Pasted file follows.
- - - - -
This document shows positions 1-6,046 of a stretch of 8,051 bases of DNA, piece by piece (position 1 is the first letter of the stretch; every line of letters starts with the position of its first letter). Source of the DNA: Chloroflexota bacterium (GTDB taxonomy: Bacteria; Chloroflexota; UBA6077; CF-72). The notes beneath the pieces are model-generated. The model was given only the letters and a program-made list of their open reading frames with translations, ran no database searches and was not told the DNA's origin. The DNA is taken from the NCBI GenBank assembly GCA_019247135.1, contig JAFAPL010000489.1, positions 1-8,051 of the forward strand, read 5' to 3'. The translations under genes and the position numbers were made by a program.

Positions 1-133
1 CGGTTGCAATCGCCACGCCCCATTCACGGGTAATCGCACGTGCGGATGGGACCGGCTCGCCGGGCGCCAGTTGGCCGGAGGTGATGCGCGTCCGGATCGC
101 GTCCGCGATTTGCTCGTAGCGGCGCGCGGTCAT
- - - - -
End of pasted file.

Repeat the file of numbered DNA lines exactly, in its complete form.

This document shows positions 1-6,046 of a stretch of 8,051 bases of DNA, piece by piece (position 1 is the first letter of the stretch; every line of letters starts with the position of its first letter). Source of the DNA: Chloroflexota bacterium (GTDB taxonomy: Bacteria; Chloroflexota; UBA6077; CF-72). The notes beneath the pieces are model-generated. The model was given only the letters and a program-made list of their open reading frames with translations, ran no database searches and was not told the DNA's origin. The DNA is taken from the NCBI GenBank assembly GCA_019247135.1, contig JAFAPL010000489.1, positions 1-8,051 of the forward strand, read 5' to 3'. The translations under genes and the position numbers were made by a program.

Positions 1-133
1 CGGTTGCAATCGCCACGCCCCATTCACGGGTAATCGCACGTGCGGATGGGACCGGCTCGCCGGGCGCCAGTTGGCCGGAGGTGATGCGCGTCCGGATCGC
101 GTCCGCGATTTGCTCGTAGCGGCGCGCGGTCAT